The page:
Tess, Amber and Ryan are part of the You Can Stay program.
Ryan Frazer vividly recalls the day his whole world changed. “I remember making nachos, watching the basketball; I actually was grating the cheese on the nachos. And then I got a private call on my mobile, so I thought, ‘I'd better answer that.’”
When he did, it was a doctor on the other end of the line. “He said ‘We found a mass in your brain. Go pack a bag and get to this location as soon as possible.’” For Ryan, now 24, that call was the beginning of a journey he’s been on for six years, battling cancer.
Ryan is just one of the 1200 young people aged 15-25 who are diagnosed with cancer each year. And, like Ryan, who lives in Koo Wee Rup, a little over an hour outside of Melbourne, one-third of these youth cancer patients call regional or rural Australia home and need to travel to our cities for treatment.
It’s a burden that Sony Foundation set out to address with the launch of its You Can Stay program in 2020, 10 years after founding national youth cancer initiative You Can, which has established five specialised youth cancer centres in hospitals around Australia.
“You Can Stay is the next phase of the You Can program,” says Sophie Ryan, CEO of Sony Foundation. “We started looking at what happens to young people from the regions, from the bush, that get diagnosed with cancer. Because of the complexity of cancers that are often diagnosed in this age group, they cannot be treated closer to home if they don't live near a specialist centre. We spoke to many families and organisations in this space to understand what is the biggest challenge for people that had to travel for treatment. And, the resounding response was accommodation, the cost of traveling to a city.”
The You Can Stay program provides regional and rural youth cancer patients an apartment to stay in with their families or carers, at no cost and for as long, or as many times, as needed while accessing treatment.
Since the program was announced, Sony Foundation has funded more than 13000 nights, with Quest Apartment Hotels the accommodation partner around Australia. “We were committed to finding a partner to bring about a solution and we looked really carefully around the most cost-effective model, because every dollar that we spend on our programs has been raised through the foundation's work,” says Sophie. “Quest came forward as an accommodation partner that was willing to rally their national network of franchisees and provide a capped charity rate. And, importantly, with Quest we knew that they would look after these patients as if they were their own family.”
“It's part of the Quest DNA,” says Anthea Dimitrakopoulos, General Manager of Brand and ESG (Environmental, Social and Governance) of The Ascott Limited, Australia (of which Quest Apartment Hotels is a member). “We are really about looking after our communities. And when we announced our partnership with the You Can Stay program, our franchisees overwhelmingly supported it – in particular, the franchisees who have properties right next to hospitals.”
David Mansfield, Managing Director of The Ascott Limited, Australia, says “It's tremendous how Sony Foundation has forged ahead with this and we're very honoured to be partnering with them. The entire team and I are passionate about ensuring that this need is addressed.”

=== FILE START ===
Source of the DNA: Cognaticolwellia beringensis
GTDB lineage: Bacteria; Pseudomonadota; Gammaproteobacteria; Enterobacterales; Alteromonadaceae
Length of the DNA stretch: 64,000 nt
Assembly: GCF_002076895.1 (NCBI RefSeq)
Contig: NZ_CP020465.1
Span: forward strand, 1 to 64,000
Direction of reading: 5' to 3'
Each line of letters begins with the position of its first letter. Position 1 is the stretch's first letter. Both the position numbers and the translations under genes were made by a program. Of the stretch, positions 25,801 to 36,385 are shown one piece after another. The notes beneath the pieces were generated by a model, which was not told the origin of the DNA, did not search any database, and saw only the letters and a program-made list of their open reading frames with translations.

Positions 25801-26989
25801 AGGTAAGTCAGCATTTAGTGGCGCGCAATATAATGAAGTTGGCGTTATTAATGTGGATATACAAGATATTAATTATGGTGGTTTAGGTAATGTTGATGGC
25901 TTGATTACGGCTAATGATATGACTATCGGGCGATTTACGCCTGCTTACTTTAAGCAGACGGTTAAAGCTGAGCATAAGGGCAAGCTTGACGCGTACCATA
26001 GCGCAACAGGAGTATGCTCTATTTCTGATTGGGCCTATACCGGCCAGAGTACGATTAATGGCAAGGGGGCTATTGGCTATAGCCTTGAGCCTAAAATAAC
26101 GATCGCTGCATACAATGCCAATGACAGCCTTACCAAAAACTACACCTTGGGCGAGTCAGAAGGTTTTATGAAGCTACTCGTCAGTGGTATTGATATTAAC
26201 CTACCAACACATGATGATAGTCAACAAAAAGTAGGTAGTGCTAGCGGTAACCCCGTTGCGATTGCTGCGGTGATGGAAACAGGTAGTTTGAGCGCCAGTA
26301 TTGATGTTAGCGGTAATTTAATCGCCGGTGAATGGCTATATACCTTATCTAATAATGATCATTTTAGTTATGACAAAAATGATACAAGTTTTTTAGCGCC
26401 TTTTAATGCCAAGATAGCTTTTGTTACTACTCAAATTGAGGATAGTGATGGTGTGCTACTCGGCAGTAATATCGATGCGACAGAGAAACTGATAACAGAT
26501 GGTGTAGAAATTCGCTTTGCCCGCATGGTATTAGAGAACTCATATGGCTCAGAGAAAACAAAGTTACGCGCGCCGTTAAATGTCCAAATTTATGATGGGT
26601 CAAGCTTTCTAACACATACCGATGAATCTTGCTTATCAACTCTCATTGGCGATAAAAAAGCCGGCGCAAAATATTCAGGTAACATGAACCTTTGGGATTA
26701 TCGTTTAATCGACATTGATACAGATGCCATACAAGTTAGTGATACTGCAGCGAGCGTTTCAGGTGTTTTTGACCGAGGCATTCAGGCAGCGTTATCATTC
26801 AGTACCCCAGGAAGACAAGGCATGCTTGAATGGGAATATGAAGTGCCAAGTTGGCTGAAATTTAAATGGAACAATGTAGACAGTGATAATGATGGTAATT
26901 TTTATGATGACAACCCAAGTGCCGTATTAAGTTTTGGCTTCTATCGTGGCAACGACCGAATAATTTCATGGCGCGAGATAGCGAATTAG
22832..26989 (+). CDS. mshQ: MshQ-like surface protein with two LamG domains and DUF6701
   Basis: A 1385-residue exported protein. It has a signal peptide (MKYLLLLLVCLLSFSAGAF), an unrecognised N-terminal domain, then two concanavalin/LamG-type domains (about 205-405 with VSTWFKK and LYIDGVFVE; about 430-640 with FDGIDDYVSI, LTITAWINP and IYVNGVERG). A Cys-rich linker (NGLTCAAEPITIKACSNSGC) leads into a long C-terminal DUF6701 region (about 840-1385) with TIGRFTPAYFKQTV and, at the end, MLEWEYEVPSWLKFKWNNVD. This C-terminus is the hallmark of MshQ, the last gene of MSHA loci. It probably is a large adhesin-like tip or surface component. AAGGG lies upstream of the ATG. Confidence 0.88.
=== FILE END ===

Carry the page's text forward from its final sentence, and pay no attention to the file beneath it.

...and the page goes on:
“I was lucky enough to be the first Victorian to have access to apartments through Sony Foundation” says Ryan Frazer. “They do a wonderful job of giving accommodation to young people who are sick and come from a distance. The team at Quest is amazing. They're like another family to me, very welcoming. They see me [and] they're like, "Oh, hey Ryan, how you going?"
Stacy Andronikos, business owner at Melbourne’s Quest NewQuay, is just one of the franchisees who have chosen to get involved. “Being a part of the You Can Stay program was a no-brainer for me. I looked at it and said, ‘These are young people who are being diagnosed with cancer who need to come to Melbourne. I've got the rooms to give them. Let's get to know these families and support them all we can.’” Since participating, Stacy Andronikos has come to value what he draws from the program. “What I love about it is the relationships; getting to know these families, getting to know what they do back home, their hobbies, their interests, what gives them positivity and what gives them hope going forward. [I’m building] some really solid relationships that I'll have forever.” Stacy, who has accommodated Ryan Frazer on a number of occasions, has also started sponsoring Ryan’s podcast, The Sparry Boys. “I'm mates with him now and we share a common interest in basketball, so we talk about that. He's a nice bloke,” says Stacy.
For Angela Clarke, business owner of West Perth’s Quest on Rheola, being involved in the program is “a real priority. If we can come into their lives and play this small part in being able to assist – as long as we're doing that, we will continue to support in any way we can.”
“We were accommodated for over a year,” says Beth King, whose 18-year-old daughter, Amber Ferguson, was diagnosed with leukemia in June 2021. Living in Port Fairy, four hours out of Melbourne, meant staying in the city for Amber’s treatment was essential. “The You Can Stay program was an absolute lifeline for us, being from the country,” says Beth. “Our Quest apartment was a home away from home. It gave us enough to have fuel in the tank to get through the next phase of treatment.”
“It was our safe place,” says Amber. “And it means the world to me that I had that.”